In the previous column, we addressed the importance of accurate and complete product claims, especially with disinfectants and other products so important in the COVID-19 discussion.
But it goes beyond providing solid, trustworthy information. It’s also about making the consumer feel safe and comfortable using products. Of paramount importance is giving them peace of mind that quality control is the absolute best it can be – even when the product doesn’t have anything directly to do with disinfecting or other COVID-19-relevant issues. This is a huge part of stellar customer service right now.
Big on this list are my oldies-but-goodies: Spell everything correctly and make the verbiage clear. Write label content that is as cogent and fully educational as possible – with links to more in-depth information wherever possible.
While typos, in particular, seem to be glossed over by much of the public, I’m old school. When I see something misspelled, I immediately wonder if the rest of the quality control process has been as lax. That seed of doubt has caused me to forego purchasing many products because of a lack of confidence. Is what I’m getting truly high quality, or is it as poorly watched as the labels?
Making sure a label is correct in every detail doesn’t take a huge amount of time or effort. It does typically, however, take multiple sets of eyes to check and recheck. The fact that major errors frequently show up on nationally-prominent product labels makes my head spin.
Here are some tips for making labels reflect well on product quality:
1. Give them a fresh look. No matter how often, or even recently, labels have been reviewed, proofed and/or edited, get multiple people to give them a fresh look – even if they’re not “proofing” specialists. As with anything else, looking at something too often can cause “not seeing the forest for the trees.” Things get missed because they’ve been looked at too often. Having new and fresh reviews certainly can’t hurt – and may in fact lead to valuable improvements.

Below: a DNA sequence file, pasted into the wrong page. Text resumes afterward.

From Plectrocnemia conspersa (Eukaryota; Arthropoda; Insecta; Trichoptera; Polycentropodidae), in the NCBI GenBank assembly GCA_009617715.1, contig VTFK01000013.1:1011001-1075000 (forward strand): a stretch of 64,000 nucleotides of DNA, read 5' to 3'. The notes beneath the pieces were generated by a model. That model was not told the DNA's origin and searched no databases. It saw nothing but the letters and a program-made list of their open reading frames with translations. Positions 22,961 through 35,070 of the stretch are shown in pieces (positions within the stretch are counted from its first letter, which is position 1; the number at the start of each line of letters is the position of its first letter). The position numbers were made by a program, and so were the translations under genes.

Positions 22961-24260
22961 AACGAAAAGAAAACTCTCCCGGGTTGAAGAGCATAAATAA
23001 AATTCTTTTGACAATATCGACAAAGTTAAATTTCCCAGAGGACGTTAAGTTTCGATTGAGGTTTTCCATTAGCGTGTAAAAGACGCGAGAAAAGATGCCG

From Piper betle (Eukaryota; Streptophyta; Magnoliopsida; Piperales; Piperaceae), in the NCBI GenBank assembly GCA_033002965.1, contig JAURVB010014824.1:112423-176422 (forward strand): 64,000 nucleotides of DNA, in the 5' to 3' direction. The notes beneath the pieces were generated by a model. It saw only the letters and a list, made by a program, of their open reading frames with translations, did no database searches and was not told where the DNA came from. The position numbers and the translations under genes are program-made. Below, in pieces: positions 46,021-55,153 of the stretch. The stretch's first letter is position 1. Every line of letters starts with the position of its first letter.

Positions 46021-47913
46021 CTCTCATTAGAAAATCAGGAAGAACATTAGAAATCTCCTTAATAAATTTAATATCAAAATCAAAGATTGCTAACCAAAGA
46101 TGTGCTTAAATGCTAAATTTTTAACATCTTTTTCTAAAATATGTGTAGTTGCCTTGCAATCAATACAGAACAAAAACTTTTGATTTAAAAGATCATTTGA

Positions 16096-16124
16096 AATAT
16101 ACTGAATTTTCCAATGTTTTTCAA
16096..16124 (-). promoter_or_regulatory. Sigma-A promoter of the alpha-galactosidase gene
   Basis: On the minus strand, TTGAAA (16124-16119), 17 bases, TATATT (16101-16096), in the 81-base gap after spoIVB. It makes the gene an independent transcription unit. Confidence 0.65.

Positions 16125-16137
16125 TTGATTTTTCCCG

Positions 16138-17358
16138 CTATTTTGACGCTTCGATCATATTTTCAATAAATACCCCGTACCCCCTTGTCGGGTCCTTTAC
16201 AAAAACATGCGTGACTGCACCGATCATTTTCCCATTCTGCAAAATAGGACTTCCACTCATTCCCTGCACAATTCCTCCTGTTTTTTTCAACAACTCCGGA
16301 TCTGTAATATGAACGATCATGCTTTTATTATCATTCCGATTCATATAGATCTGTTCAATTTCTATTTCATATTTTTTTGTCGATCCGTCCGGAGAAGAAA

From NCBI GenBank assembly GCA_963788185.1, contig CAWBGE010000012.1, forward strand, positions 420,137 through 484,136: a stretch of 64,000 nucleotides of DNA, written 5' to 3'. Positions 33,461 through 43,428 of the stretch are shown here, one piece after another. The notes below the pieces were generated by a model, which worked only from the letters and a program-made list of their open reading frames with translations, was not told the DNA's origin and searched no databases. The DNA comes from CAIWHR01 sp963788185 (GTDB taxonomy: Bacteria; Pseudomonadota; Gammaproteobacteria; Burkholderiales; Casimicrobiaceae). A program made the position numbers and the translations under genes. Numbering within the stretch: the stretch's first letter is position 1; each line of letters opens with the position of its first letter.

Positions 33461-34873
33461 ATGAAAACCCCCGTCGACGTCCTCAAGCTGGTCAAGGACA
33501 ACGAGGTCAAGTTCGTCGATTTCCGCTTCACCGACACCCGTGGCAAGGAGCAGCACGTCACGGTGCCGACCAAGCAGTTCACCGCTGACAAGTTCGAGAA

2. Make these new reviews go beyond grammar, spelling, typos. When looking at the basics, also look beyond them. Look at the label concepts, construction, graphics – anything pertinent to the existing label and its interaction with the product. Nothing has ever been created that can’t be improved. This “total review” exercise may prove valuable to product branding, marketing and presentation going forward.
3. Hold a label improvement contest. One way to get more definitive and dramatic label improvement results is to throw open the suggestion vault to the public (or at least the present customer base). This can improve engagement with the product and/or manufacturer, stir some buzz if the contest is interesting or far-flung enough, and prove a valuable way to conduct on-the-fly research about the product itself, as well as branding, marketing, etc. Respondents to a contest are revealing more than their ideas. They’re also imparting preferences and insights to their buying habits. So, a contest can yield multifaceted rewards, and a commitment to holding it is another way of demonstrating manufacturer interest in betterment and quality improvement.
4. Use contest and all other feedback to navigate “new normal” buying habits and attitudes. In some cases, the crisis will have had profound effects on sales and decision-making criteria. Capturing what’s in people’s minds and hearts as a result can go a long way toward future strategies and planning. While this includes label preferences, branding and marketing, it also goes to the heart of what makes a particular product most attractive as the world emerges from the crisis.
For example, anything perceived as “comfort food,” whether a foodstuff or something else connoting that type of comfort (e.g., nostalgic black-and-white movies) may be the ticket to popularity in a post-COVID crisis world. Comfort zones have been decimated in many areas. Previous clamoring for “flash” and “pizzazz” may give way to wanting stable, believable, simple basics. As attitudes evolve around this new normal, paying close attention to improving everything, from labels to the product itself, merits consideration.
5. Reprioritize label, marketing keywords and prominence. Sitting in front of me is a hand sanitizer product where the words “Aloe Vera” are most prominent on the label. Obviously, COVID-19 has turned that emphasis upside down. Reviewing the label now, it seems that the most prominent mention should be the words, “Hand Sanitizer” followed by “Ethyl Alcohol 70%” (currently listed on the back in small type as an ingredient). And, current reference to “Kills 99.99% of Germs” needs to incorporate specific action involving COVID-19, if appropriate.
Now more than ever, one of the best ways to convey consummate customer service is to reassure consumers that products are reliable and high quality. Labels play a key role in that process.
Mark Lusky is a marketing communications professional who has worked with Lightning Labels, an all-digital custom label printer in Denver, CO, USA, since 2008. Find Lightning Labels on Facebook for special offers and label printing news.